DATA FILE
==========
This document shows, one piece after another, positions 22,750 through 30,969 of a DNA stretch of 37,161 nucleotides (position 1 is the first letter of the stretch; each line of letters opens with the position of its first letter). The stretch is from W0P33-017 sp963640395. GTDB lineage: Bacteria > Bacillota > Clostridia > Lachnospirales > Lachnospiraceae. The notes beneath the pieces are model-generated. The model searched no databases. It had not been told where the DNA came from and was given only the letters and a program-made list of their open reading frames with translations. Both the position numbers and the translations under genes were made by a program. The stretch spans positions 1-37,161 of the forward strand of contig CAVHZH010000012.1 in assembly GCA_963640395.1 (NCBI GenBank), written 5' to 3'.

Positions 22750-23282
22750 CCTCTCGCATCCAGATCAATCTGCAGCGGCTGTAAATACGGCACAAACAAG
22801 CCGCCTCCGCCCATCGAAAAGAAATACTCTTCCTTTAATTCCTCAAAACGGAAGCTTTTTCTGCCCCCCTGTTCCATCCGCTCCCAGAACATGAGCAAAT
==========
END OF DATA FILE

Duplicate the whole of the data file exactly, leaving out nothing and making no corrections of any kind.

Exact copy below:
This document shows, one piece after another, positions 22,750 through 30,969 of a DNA stretch of 37,161 nucleotides (position 1 is the first letter of the stretch; each line of letters opens with the position of its first letter). The stretch is from W0P33-017 sp963640395. GTDB lineage: Bacteria > Bacillota > Clostridia > Lachnospirales > Lachnospiraceae. The notes beneath the pieces are model-generated. The model searched no databases. It had not been told where the DNA came from and was given only the letters and a program-made list of their open reading frames with translations. Both the position numbers and the translations under genes were made by a program. The stretch spans positions 1-37,161 of the forward strand of contig CAVHZH010000012.1 in assembly GCA_963640395.1 (NCBI GenBank), written 5' to 3'.

Positions 22750-23282
22750 CCTCTCGCATCCAGATCAATCTGCAGCGGCTGTAAATACGGCACAAACAAG
22801 CCGCCTCCGCCCATCGAAAAGAAATACTCTTCCTTTAATTCCTCAAAACGGAAGCTTTTTCTGCCCCCCTGTTCCATCCGCTCCCAGAACATGAGCAAAT